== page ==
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Dual

Nicole Eckersley

Alisdair Macindoe and Sara Black perform two solos choreographed by Stephanie Lake, which then combine thrillingly in the final act.
Dual

It’s difficult, when reviewing dance, not to bang on about tension and fluidity. Obviously, all dance contains some measure of tension and fluidity; it’s like flour in baked goods. But where Stephanie Lake’s Dual is concerned, it is necessary to put the words ‘TENSION’ and ‘FLUIDITY’ in big neon letters, underline them twice and possibly add the words ‘REALLY RATHER SPECTACULAR’ in front of them.

This pair of solos, performed respectively by Alisdair Macindoe and Sara Black, are performed together in a third act. Each solo is hypnotic, filled with alternatingly fluid and jerky movements, and with motions that alternate between agency and a sense of the presence of (deliciously foreshadowing) external forces. Macindoe’s solo is mechanical, lyrical and almost offensively accomplished; Black’s conveys a casual power, even anger, that alternates with liquidity and is equally depressing to mere mortals in its magnificent execution.

The two solos – previously somewhat dreamy – emerge as a single complex work with a distinct sense of human intimacy, agency and restraint when performed together. Gender roles appear from what was previously background noise. Interactions that veer from beautiful to confronting come together out of pieces that made much less sense (or totally different sense) on their own. The faster elements of Lake’s choreographic style – complex, swift movements that are reminiscent of capoeira performed eight inches apart by dancers with at least four more joints than is normal – really shine in the duet.

The piece’s most beautiful lasting message is inherent in its structure: that in many ways, a relationship is made out of two individuals doing together what they might otherwise have done alone, and that many human actions only make sense in the presence of another human.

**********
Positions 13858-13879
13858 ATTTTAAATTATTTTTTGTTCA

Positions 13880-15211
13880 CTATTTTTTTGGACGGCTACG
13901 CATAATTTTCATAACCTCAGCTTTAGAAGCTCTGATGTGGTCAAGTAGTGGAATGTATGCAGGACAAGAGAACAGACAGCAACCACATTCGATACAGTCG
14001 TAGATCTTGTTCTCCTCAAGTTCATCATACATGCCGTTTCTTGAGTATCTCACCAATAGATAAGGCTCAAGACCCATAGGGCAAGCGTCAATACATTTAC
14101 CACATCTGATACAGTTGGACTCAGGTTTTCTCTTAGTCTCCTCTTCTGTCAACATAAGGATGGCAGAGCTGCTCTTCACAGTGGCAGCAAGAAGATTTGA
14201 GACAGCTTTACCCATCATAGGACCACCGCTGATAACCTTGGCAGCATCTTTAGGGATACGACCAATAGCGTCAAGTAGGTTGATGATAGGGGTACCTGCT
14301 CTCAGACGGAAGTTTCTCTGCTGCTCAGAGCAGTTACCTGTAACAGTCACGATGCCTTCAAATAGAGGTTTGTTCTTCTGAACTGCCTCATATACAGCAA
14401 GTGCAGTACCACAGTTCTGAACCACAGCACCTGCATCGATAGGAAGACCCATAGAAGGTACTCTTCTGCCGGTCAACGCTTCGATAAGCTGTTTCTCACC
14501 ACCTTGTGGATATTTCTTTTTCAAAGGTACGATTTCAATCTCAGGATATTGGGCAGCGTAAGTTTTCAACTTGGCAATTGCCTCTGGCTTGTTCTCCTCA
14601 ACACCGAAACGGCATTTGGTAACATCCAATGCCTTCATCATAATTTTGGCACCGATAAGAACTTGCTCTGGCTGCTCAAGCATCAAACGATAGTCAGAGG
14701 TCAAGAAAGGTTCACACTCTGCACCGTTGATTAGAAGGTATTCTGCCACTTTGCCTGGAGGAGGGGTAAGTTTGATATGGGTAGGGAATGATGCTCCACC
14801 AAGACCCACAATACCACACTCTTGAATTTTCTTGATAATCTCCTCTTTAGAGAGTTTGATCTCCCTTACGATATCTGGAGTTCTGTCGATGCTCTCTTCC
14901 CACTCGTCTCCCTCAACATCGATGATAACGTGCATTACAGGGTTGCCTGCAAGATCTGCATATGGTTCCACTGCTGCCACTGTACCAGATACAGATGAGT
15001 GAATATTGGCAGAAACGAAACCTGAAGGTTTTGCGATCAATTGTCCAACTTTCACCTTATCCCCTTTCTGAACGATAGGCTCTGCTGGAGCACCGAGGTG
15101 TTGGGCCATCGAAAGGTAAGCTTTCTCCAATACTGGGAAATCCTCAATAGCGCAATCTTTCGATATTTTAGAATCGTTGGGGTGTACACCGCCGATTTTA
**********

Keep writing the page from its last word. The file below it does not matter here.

This is a work that’s as close to bare bones as possible: two people, without props, in unceremonious clothes on a blank white floor, their only assistance coming from Robin Fox’s stunning soundtrack and a smidge of lighting. Given this complete lack of set dressing, it’s hard to imagine a more evocative, powerful, intricate and endlessly fascinating result.

Rating: 4 stars out of 5

Dual

Choreographer/Costume Designer: Stephanie Lake
Performers: Alisdair Macindoe, Sara Black
Composer/Lighting Designer: Robin Fox
Production Manager: Chris Mercer
Producer: Freya Waterson, Insite Arts

 

Arts House Meat Market, North Melbourne

12 – 16 March

 

Dance Massive 2013

dancemassive.com.au

12 – 24 March

 

What the stars mean?
  • Five stars: Exceptional, unforgettable, a must see
  • Four and a half stars: Excellent, definitely worth seeing
  • Four stars: Accomplished and engrossing but not the best of its kind
  • Three and a half stars: Good, clever, well made, but not brilliant
  • Three stars: Solid, enjoyable, but unremarkable or flawed
  • Two and half stars: Neither good nor bad, just adequate
  • Two stars: Not without its moments, but ultimately unsuccessful
  • One star: Awful, to be avoided
  • Zero stars: Genuinely dreadful, bad on every level

About the author

Nicole Eckersley is a Melbourne based writer, editor and reviewer.

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